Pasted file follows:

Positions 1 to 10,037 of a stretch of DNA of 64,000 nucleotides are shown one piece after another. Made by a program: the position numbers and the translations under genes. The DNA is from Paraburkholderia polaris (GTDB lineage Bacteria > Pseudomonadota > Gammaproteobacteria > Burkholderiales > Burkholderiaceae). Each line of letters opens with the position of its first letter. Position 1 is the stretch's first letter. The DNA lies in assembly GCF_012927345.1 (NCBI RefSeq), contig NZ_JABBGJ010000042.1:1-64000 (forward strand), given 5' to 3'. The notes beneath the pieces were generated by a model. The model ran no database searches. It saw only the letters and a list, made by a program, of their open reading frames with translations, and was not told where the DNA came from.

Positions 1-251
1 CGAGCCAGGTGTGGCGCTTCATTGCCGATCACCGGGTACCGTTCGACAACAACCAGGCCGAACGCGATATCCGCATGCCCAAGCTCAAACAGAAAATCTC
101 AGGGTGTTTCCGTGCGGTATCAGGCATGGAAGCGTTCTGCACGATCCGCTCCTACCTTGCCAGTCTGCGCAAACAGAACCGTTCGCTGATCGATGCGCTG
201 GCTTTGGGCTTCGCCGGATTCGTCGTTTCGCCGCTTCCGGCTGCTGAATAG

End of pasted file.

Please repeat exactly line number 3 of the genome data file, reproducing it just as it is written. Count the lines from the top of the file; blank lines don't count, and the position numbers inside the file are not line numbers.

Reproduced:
1 CGAGCCAGGTGTGGCGCTTCATTGCCGATCACCGGGTACCGTTCGACAACAACCAGGCCGAACGCGATATCCGCATGCCCAAGCTCAAACAGAAAATCTC